For 2007, the Pontiac G6 receives an additional engine: the GTP coupe and sedan used a 3.9-litre V6 exclusively in 2006, but for 2007, these models come with a new 3.6-litre V6, and the 3.9-litre becomes an option on coupe and convertible models. Thanks to its DOHC, variable-valve timing configuration, the 3.6-litre makes 252 hp to the 3.9-litre’s 240 hp. The retractable hardtop convertible comes only in GT trim for 2007; the GTP version has been discontinued.
Other changes include hydraulic power steering standard on GT models; a new auto-dimming rearview mirror with compass display; new 17-inch, five-spoke wheels; standard curtain airbags on sedan and coupe models; and new Blue-Gold Crystal Metallic and Dark Gray Steel Metallic exterior colours.
The G6 is available as a sedan, coupe or as a retractable hardtop, which opens and closes at the push of a button and stores in the trunk.
The sedan starts as a base model, with a 2.4-litre four-cylinder engine and four-speed automatic transmission, and includes 16-inch steel wheels, power mirrors, air conditioning, cruise control, electric power steering, power locks with keyless entry, power driver’s seat height adjuster, 60/40 folding rear seat and CD player with six speakers. The base sedan can be optioned as the SE with 3.5-litre V6, which also adds fog lights and cargo net.
The GT sedan uses a 3.5-litre V6 and four-speed automatic transmission with manual shift mode, and adds 17-inch aluminum wheels, anti-lock brakes, fog lights, rear spoiler, cargo net, remote starter, power-adjustable pedals, and traction control. The 3.9-litre can be optioned on the GT sedan, where it comes only with a six-speed manual transmission.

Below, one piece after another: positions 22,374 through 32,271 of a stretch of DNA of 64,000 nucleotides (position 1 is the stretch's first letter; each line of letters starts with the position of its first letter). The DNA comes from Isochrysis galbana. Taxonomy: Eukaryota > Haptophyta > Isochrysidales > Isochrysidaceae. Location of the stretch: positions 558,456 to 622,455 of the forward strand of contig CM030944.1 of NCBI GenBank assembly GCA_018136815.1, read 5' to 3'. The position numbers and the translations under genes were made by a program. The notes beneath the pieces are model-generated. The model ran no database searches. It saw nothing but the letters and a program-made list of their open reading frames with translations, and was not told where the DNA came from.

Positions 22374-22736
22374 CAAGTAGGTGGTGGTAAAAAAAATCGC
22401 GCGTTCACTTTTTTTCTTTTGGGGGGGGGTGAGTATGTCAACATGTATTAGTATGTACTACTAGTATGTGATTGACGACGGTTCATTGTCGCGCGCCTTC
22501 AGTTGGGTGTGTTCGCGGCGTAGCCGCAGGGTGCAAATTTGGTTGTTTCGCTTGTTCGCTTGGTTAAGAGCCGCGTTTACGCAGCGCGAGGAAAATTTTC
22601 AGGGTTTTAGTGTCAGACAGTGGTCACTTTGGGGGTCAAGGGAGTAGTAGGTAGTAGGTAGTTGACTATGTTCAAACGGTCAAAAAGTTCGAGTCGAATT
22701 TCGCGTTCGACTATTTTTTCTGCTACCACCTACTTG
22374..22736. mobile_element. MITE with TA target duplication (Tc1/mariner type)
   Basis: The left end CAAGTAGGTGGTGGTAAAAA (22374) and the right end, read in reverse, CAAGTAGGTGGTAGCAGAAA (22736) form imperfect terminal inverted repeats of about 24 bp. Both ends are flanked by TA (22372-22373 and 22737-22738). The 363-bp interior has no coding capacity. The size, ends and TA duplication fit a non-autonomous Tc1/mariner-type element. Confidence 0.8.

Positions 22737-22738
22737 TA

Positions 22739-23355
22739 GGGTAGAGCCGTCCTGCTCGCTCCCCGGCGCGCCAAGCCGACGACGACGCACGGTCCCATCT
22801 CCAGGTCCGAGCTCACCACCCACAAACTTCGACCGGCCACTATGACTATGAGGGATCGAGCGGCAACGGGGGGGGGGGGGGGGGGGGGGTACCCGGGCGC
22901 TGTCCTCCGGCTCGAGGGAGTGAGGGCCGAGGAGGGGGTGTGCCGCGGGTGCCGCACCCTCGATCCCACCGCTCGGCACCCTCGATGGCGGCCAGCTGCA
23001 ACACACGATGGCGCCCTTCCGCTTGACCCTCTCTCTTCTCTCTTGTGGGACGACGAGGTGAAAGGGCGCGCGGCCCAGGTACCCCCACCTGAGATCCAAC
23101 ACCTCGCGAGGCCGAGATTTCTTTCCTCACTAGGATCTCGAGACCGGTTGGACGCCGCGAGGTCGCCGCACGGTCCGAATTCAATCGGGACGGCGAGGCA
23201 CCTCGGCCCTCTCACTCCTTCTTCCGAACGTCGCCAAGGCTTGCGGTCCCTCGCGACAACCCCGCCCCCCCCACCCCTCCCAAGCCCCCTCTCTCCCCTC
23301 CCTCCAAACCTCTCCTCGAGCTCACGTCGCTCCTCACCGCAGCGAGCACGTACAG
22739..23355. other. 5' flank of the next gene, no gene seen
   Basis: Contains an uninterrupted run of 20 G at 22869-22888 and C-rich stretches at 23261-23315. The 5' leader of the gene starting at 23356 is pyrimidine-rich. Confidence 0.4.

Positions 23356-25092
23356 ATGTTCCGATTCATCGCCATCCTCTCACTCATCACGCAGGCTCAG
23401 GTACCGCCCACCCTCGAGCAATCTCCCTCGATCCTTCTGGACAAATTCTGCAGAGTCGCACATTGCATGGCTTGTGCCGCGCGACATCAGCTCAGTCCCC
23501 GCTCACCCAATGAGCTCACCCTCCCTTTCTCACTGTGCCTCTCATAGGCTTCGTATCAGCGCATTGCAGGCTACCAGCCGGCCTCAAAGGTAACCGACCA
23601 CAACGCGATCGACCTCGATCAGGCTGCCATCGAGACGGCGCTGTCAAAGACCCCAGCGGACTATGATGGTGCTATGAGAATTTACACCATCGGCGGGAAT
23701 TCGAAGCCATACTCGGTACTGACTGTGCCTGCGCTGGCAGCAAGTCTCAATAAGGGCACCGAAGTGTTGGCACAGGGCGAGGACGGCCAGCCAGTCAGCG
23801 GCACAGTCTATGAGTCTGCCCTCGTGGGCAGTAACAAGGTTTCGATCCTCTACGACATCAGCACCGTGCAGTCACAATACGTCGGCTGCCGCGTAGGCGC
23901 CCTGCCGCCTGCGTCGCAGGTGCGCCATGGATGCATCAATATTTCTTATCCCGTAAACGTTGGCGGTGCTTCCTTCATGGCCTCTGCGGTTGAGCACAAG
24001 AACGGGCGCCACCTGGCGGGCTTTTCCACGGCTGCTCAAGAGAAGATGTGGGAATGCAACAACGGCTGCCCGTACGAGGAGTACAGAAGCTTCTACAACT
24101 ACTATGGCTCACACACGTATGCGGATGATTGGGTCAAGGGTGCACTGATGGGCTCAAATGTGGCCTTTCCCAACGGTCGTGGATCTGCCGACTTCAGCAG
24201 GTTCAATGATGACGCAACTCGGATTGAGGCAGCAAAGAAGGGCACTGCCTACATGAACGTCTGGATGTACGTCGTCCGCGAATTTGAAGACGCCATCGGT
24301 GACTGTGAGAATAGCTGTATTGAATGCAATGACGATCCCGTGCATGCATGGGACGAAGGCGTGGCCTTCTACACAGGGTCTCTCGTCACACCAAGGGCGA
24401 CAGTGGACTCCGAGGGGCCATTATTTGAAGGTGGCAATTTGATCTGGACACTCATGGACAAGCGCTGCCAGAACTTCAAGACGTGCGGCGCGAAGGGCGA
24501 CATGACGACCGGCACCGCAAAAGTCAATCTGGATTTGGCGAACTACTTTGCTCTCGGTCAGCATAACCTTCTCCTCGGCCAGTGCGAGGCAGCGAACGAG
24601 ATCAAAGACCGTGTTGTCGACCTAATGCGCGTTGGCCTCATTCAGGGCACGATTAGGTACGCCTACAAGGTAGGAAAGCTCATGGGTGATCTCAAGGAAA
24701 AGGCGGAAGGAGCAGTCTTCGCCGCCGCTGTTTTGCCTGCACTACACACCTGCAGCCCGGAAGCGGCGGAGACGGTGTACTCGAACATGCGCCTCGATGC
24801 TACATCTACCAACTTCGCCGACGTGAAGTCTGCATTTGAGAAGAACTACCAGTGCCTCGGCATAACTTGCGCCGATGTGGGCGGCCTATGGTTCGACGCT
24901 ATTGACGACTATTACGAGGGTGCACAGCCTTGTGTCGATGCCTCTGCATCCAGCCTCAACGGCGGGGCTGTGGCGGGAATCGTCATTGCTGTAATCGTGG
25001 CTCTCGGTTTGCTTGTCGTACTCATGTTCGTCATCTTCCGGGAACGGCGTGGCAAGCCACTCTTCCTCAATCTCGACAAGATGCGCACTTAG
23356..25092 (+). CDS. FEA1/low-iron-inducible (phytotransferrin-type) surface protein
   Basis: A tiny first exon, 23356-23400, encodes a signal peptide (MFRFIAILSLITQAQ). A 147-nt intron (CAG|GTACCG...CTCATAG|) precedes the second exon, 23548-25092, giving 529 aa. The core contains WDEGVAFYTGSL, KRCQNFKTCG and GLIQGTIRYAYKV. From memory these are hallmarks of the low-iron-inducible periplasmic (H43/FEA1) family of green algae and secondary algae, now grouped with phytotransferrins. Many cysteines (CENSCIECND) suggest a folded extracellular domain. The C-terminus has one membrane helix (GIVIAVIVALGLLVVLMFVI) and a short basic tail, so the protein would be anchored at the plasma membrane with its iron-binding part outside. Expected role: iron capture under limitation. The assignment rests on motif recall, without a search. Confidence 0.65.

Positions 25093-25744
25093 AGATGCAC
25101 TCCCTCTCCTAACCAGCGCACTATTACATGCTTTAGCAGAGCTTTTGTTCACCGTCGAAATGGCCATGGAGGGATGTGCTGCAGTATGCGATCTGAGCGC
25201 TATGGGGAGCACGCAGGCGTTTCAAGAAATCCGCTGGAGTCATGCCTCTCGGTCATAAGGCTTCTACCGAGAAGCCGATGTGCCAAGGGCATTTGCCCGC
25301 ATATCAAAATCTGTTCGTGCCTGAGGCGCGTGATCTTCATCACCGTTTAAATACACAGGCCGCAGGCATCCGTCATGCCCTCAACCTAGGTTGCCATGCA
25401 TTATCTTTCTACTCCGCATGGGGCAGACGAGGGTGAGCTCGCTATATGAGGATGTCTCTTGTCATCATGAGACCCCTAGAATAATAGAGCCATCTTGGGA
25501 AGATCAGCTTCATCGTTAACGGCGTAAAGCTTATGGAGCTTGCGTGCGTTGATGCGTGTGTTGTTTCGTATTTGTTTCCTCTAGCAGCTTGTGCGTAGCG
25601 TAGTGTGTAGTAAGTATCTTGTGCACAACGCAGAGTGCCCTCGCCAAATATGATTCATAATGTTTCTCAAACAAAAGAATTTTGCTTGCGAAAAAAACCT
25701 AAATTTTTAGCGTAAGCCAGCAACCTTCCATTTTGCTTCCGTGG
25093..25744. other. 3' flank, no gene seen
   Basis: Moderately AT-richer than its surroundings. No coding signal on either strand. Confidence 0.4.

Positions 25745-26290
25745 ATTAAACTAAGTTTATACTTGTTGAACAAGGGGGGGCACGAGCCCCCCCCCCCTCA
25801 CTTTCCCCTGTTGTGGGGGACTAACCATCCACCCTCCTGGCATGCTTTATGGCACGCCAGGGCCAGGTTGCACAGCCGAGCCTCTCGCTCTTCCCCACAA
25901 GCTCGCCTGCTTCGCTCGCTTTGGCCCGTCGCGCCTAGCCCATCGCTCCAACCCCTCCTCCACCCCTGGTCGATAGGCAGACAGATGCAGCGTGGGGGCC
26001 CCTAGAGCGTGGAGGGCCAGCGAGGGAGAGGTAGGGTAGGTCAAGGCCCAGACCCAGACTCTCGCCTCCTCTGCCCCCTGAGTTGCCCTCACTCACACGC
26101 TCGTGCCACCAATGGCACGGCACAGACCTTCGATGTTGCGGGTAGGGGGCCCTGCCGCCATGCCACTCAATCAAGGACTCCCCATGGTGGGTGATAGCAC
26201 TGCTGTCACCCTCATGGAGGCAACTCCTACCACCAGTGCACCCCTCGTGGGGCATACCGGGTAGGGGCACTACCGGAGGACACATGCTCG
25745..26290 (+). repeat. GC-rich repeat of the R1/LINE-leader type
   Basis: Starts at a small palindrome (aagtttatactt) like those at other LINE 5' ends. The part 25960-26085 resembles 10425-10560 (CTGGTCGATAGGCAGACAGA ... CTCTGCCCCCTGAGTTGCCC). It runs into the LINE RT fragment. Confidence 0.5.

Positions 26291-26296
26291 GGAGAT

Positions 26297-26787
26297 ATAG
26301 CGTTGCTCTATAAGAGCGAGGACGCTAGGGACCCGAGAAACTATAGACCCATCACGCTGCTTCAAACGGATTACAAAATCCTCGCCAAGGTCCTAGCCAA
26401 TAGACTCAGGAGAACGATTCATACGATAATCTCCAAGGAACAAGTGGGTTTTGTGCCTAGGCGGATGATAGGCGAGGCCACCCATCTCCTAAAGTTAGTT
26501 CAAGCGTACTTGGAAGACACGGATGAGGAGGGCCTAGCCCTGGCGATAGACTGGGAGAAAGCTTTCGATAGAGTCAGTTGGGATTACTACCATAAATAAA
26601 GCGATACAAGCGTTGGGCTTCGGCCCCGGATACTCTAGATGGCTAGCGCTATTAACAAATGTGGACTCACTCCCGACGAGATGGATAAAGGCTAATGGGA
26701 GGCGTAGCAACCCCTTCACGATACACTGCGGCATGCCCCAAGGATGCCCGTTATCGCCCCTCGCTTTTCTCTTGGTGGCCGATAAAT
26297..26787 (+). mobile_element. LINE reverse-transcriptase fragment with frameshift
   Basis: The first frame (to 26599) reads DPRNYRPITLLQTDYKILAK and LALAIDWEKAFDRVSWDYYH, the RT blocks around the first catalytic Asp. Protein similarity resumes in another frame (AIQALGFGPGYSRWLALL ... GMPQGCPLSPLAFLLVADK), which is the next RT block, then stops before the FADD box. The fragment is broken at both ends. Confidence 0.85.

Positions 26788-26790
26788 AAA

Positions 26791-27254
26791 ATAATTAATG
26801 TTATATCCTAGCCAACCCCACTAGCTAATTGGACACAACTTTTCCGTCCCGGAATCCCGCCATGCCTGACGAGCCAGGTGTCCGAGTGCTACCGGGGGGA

The GTP sedan uses the 3.6-litre V6 with six-speed automatic transmission, and adds 18-inch wheels, automatic climate control, StabiliTrak stability control, hydraulic power steering, and six-way power driver’s seat.
Coupe models are available in GT or GTP trim, with features similar to their sedan counterparts.
The convertible hardtop comes only in GT trim, and uses the 3.5-litre V6 with four-speed automatic, and can be optioned to the 3.9-litre V6 with four-speed automatic, with features similar to the GT coupe model, but with 18-inch painted alloy wheels.
The coupe and convertible share only the sheet metal ahead of the A-pillars with the sedan models; the coupe and convertible themselves differ in the design of their rear deck lid and rear fascia. The convertible is more of a 2+2 design, with very little legroom for rear-seat passengers. The sedan’s long rear doors make for easier access and look sharp, but you’ll need to be careful when opening them in crowded parking lots to avoid dinging the neighbours.
The G6 is a fun driver, especially with the extra horsepower of the new 3.6-litre, and the switch to hydraulic power steering gives the driver much better feedback over the vague sensation of the electric version. A smaller wheel would be more in character, though, as the G6’s large one feels almost like driving a bus.
But it’s a mixed bag, and Pontiac’s “built for drivers” slogan seems a little out of touch with a racy-looking convertible that can’t be ordered with the robust engine or a standard gearbox. The sedan and coupe have a fairly rigid frame, but it’s painfully obvious the convertible was created as a coupe with its roof chopped off: it feels very flimsy, and displays considerable cowl shake, which may be why it has fewer horses and can’t be ordered with the performance tires available on its coupe sibling. The retractable hardtop divides into panels and stores neatly into the trunk under a metal tonneau lid, and while you have to pack your things before you put the roof down, there’s a fair bit of storage in the trunk well under it.